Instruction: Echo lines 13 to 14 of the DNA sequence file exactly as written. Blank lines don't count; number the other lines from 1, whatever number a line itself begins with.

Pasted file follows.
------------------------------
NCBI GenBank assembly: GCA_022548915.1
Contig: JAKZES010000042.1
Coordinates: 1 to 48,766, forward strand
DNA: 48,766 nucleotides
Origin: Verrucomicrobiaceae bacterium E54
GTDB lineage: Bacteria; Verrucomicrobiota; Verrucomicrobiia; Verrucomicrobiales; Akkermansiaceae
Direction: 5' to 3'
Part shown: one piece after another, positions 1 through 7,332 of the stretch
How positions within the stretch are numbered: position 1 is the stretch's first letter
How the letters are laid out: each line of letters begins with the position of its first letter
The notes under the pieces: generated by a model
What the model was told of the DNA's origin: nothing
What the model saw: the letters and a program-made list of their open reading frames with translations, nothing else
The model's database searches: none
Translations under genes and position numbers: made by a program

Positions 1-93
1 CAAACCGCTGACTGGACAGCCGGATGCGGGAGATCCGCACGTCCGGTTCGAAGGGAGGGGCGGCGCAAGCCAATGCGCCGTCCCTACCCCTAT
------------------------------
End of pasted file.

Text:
What the model saw: the letters and a program-made list of their open reading frames with translations, nothing else
The model's database searches: none